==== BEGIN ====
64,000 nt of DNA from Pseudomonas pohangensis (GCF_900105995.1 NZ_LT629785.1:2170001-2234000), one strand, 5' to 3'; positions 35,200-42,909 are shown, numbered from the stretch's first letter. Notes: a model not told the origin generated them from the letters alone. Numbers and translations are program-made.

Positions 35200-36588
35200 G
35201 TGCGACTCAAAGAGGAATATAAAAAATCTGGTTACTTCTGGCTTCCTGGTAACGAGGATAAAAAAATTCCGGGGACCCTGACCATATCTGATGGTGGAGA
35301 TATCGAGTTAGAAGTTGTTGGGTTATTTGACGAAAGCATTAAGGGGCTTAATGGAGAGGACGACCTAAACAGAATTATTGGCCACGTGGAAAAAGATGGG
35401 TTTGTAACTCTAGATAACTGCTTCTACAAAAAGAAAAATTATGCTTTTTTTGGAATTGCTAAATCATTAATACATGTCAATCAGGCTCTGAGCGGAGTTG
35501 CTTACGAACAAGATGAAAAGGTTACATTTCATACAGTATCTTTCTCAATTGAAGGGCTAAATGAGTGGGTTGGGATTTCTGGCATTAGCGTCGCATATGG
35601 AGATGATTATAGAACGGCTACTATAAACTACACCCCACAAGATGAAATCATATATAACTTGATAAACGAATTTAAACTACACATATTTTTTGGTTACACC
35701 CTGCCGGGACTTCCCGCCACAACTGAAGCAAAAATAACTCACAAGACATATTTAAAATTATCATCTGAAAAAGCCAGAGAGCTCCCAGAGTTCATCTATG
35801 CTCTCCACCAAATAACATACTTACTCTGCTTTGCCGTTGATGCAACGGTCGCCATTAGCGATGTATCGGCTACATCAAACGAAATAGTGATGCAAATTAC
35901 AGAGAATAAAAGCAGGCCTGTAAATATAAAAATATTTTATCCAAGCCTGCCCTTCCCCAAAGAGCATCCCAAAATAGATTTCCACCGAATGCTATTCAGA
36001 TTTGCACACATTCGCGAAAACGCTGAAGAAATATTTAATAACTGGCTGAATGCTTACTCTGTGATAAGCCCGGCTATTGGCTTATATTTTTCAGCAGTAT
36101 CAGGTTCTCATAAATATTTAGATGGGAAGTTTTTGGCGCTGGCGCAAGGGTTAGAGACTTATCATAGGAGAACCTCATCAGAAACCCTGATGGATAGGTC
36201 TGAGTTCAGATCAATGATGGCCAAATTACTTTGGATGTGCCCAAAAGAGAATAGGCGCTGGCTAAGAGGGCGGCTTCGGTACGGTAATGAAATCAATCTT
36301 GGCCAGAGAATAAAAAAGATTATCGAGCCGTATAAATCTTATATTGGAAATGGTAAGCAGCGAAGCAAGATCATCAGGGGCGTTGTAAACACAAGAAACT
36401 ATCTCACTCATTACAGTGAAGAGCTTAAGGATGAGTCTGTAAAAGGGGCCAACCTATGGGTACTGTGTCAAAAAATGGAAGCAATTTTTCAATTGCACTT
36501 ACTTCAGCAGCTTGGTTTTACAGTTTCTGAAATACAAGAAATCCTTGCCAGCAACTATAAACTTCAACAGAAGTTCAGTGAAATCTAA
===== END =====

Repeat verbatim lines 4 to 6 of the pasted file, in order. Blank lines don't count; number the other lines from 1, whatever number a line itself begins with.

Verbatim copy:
35201 TGCGACTCAAAGAGGAATATAAAAAATCTGGTTACTTCTGGCTTCCTGGTAACGAGGATAAAAAAATTCCGGGGACCCTGACCATATCTGATGGTGGAGA
35301 TATCGAGTTAGAAGTTGTTGGGTTATTTGACGAAAGCATTAAGGGGCTTAATGGAGAGGACGACCTAAACAGAATTATTGGCCACGTGGAAAAAGATGGG
35401 TTTGTAACTCTAGATAACTGCTTCTACAAAAAGAAAAATTATGCTTTTTTTGGAATTGCTAAATCATTAATACATGTCAATCAGGCTCTGAGCGGAGTTG